Friday, 29 July 2016
This blog is taking part in the Magic Realism Bloghop again this year. Last year I blogged about Franz Kafka's Prague. This year I want to talk about my experience as a British writer in the Czech Republic.
On the Magic Realism Books Facebook Group a few months ago someone asked how many of the members had connections with another country than that of their birth and many magic realism writers and readers replied that they had at least a foot in another country and culture. It seems I am not alone in being an expat writer - I do all my writing when I am in my Czech home and none when I am in England.
I suppose it should not come as a surprise that so many magic realists have a dual national or cross-cultural experience. One of the key characteristics of magic realism is that it often deals with a cultural duality, usually (but not exclusively) where an indigenous culture exists alongside a more dominant Western one.
How does that work in the context of Czech magic realism? It is obviously the case with Franz Kafka, who was Jewish in a then German-speaking Prague. But it is also the case with Czech culture too.
For three centuries after the Battle of the White Mountain in 1620's Czech culture was marginalized and oppressed. The ruling Hapsburgs operated a policy of Germanization in the country. Books in the Czech language were burned, and the language banished from schools and public administration. After a while only peasants spoke Czech, as anyone who wanted to get on had to speak German. When the Czech national revival began in the 19th century, nationalist writers looked not to the German-dominated towns and cities, but to the villages and farms of the countryside. Here they found the Czech language, storytelling and folklore still alive. One of the most famous of the folktale collectors was the woman whose portrait appears on the 500 czk note: Bozena Nemcova.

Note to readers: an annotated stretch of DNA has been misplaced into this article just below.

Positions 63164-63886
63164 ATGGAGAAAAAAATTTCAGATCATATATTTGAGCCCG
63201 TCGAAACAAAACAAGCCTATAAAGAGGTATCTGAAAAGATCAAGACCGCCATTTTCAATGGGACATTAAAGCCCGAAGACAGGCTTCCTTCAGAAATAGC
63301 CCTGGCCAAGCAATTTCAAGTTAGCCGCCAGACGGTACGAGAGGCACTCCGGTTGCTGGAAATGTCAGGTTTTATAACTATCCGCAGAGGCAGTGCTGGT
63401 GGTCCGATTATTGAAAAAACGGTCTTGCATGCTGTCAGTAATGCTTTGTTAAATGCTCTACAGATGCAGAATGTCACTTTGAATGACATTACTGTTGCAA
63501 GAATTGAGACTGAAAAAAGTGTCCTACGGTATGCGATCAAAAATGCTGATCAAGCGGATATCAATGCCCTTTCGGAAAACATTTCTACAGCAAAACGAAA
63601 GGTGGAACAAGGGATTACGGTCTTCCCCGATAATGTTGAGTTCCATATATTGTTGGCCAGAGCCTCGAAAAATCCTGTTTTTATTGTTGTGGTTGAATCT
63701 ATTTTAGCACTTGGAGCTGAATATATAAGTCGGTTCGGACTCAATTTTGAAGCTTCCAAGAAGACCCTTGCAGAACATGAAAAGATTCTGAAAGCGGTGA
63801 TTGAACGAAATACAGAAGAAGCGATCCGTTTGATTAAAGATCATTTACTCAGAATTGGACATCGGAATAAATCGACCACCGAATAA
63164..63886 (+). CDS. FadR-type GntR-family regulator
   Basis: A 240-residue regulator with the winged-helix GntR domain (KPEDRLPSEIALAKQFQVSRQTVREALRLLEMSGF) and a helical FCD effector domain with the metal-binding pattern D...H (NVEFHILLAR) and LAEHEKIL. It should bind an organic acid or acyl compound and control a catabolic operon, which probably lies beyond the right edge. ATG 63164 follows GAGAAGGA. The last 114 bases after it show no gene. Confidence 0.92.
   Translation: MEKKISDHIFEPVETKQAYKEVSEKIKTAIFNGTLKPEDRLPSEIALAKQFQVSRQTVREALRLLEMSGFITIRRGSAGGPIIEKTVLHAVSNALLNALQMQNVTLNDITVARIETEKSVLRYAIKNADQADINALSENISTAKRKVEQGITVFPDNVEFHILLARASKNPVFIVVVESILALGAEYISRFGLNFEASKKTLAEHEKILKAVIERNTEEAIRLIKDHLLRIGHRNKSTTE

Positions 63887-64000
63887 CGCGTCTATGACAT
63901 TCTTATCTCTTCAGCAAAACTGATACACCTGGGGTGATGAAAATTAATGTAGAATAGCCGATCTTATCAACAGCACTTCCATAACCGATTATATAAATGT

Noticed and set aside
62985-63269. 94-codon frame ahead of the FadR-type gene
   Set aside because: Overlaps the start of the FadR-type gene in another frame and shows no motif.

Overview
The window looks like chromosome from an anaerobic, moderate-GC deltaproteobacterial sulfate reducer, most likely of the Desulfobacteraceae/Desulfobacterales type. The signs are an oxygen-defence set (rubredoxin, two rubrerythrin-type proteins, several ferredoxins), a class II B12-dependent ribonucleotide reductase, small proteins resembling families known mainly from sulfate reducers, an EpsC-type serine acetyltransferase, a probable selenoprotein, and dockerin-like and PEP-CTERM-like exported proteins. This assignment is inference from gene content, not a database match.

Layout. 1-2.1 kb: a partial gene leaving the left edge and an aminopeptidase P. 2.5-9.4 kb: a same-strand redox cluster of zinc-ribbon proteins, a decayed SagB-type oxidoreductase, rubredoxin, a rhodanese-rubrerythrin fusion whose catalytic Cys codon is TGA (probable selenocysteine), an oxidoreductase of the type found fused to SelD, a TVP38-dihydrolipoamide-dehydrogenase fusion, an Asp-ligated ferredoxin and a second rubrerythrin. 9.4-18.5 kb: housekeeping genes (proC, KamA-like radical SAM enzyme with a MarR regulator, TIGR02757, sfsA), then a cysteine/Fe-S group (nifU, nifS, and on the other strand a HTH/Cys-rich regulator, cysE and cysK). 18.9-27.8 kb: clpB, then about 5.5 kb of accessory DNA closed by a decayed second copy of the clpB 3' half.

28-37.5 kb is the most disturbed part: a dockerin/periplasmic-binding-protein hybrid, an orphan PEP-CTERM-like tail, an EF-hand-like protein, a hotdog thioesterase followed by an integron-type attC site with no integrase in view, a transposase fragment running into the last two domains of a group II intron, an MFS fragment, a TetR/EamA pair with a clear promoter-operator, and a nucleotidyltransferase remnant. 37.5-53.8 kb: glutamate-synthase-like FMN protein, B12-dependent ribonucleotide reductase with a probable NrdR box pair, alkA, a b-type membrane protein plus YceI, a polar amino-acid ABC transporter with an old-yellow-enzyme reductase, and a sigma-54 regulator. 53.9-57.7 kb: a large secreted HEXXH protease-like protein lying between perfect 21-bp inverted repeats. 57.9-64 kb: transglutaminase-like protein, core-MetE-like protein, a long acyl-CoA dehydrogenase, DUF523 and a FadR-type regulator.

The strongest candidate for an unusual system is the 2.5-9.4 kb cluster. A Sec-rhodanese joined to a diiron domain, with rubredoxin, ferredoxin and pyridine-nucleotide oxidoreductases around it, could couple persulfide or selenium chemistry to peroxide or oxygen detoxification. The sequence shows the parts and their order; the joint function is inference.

Nemcova's novel Grandmother (published in 1855) is set in one such small Bohemian village and the grandmother in the story is the fount of a lot of country lore and traditional wisdom. The book is considered a classic of Czech literature and was hugely influential on the burgeoning Czech national identity. Of course it has elements of magic realism. And it follows that so too does the Czech identity.
The Czechs are well known as being the most atheist people in Europe. But as I have discussed in previous posts they also have a liking for folktales and magic. The two aspects are not mutually exclusive. The Czech rejection of the Catholic Church is partly a rejection of the Church in its role as a tool of Austrian cultural repression; for example Jesuit Antonin Konias is said to have burnt 30,000 Czech language books. Czech enthusiasm for the Slavic and Celtic water, tree and house spirits is part of national identity.
No wonder as a writer of magic realism I love it here.